Handout of Robertson exploring a portion of the artificial reef Spiegel Grove in the Florida Keys National Marine Sanctuary. (Photo : Reuters)
Although coral reefs in the Caribbean have traditionally been thought of as the most abundant in the ocean, a conservation organization has nullified those accounts and paints a grim future for the reefs in a recently released report.
The International Union for Conservation of Nature (IUCN) says these reefs are declining sharply. The IUCN report shows that live coral coverage is currently at just 8 percent, whereas it was measured at 50 percent in the 1970s. The current rates of decline show no signs of slowing, according to the report.
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"The major causes of coral decline are well-known and include overfishing, pollution, disease and bleaching caused by rising temperatures resulting from the burning of fossil fuels," Carl Gustaf Lundin, Director of the IUCN's Global Marine and Polar Programme said in a statement. "Looking forward, there's an urgent need to immediately and drastically reduce all human impacts if coral reefs and the vitally important fisheries that depend on them are to survive in the decades to come."
While the Caribbean coral reef cover is at just 8 percent, the IUCN says that cover on more remote coral reefs in areas like the Netherlands Antilles, Cayman Islands and elsewhere is "less marked," with up to 30 percent cover still surviving. This may be due to the fact that these areas are exposed to less human impact and natural disasters like hurricanes.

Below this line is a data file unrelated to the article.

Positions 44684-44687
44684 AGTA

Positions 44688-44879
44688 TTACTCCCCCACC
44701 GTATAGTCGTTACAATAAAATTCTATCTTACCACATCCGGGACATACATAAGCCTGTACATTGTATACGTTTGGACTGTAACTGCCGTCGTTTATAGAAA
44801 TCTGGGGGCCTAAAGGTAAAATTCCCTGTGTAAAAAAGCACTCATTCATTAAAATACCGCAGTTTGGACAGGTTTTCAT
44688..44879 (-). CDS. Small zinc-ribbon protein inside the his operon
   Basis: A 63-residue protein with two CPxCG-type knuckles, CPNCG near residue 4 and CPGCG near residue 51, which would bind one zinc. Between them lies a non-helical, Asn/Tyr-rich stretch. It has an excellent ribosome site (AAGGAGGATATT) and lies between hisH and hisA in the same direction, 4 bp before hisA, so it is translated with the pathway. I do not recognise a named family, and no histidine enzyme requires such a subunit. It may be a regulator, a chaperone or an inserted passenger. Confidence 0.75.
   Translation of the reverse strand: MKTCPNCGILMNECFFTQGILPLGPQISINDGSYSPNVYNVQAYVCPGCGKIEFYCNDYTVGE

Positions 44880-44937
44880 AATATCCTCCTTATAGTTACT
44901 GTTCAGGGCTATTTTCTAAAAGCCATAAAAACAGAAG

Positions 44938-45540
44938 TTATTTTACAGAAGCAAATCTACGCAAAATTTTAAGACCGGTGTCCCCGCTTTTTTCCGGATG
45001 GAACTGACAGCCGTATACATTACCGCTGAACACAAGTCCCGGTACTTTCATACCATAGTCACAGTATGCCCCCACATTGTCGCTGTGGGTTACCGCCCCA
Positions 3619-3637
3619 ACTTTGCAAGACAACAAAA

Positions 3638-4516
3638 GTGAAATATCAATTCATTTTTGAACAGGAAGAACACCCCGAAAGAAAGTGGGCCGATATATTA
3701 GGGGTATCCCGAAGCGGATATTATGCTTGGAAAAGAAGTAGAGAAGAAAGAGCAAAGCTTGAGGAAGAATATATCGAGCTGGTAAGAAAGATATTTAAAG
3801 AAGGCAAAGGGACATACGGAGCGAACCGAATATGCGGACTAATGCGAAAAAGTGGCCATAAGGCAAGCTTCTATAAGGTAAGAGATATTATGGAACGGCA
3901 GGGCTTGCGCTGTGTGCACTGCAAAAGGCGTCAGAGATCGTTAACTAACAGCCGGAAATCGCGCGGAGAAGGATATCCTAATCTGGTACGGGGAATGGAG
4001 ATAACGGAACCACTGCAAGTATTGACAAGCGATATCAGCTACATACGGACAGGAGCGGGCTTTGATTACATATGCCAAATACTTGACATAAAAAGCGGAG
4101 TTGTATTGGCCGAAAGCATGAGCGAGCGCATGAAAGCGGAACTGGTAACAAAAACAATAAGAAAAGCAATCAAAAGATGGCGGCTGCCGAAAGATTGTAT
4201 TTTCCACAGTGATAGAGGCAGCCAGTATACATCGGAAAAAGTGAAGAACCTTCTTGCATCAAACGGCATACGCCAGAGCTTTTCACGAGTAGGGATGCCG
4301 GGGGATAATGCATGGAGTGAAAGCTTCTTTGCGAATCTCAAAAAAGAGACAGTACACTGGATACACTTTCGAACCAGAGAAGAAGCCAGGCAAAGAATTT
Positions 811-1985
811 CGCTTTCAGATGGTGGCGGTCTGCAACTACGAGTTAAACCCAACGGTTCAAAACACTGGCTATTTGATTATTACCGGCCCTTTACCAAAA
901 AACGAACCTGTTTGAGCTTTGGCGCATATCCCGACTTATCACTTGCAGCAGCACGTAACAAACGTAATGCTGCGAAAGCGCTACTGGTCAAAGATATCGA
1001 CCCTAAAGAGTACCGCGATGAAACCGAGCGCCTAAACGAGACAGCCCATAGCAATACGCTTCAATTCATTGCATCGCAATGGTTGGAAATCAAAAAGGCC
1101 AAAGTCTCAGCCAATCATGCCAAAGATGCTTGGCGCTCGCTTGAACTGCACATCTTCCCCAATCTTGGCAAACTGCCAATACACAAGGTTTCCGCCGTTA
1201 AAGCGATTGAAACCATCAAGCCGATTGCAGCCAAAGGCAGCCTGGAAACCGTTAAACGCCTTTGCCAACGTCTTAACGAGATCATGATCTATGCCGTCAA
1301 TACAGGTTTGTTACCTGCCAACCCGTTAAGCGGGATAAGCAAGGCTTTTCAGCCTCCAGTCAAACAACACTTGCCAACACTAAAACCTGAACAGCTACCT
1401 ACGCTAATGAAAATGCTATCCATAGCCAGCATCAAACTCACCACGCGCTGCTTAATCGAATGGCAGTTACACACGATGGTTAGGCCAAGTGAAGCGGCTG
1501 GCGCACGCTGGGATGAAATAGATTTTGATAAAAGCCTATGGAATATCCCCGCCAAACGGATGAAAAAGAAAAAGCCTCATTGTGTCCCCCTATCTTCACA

The IUCN says it is extending its study of the Caribbean coral reefs throughout all tropical seas, with plans to publish the results of these studies online as they become available. A complete global synthesis is expected to be done by 2016.
To help halt the reef decline, the IUCN is calling for a number of strictly enforced measures. Among them: limits on fishing through catch quotas, extension of Marine-Protected Areas, a halt to nutrient runoff from land and a global reduction on the use of fossil fuels. Additionally, the IUCN says it wants to make the data that it collects on the health of reefs more readily available to people around the world.
"We need simple universal metrics for the status and trends of coral reefs worldwide and a central repository for coral reef data that is freely and easily accessible to everyone," Jeremy Jackson, Science Director of the Global Coral Reef Monitoring Network said in a statement.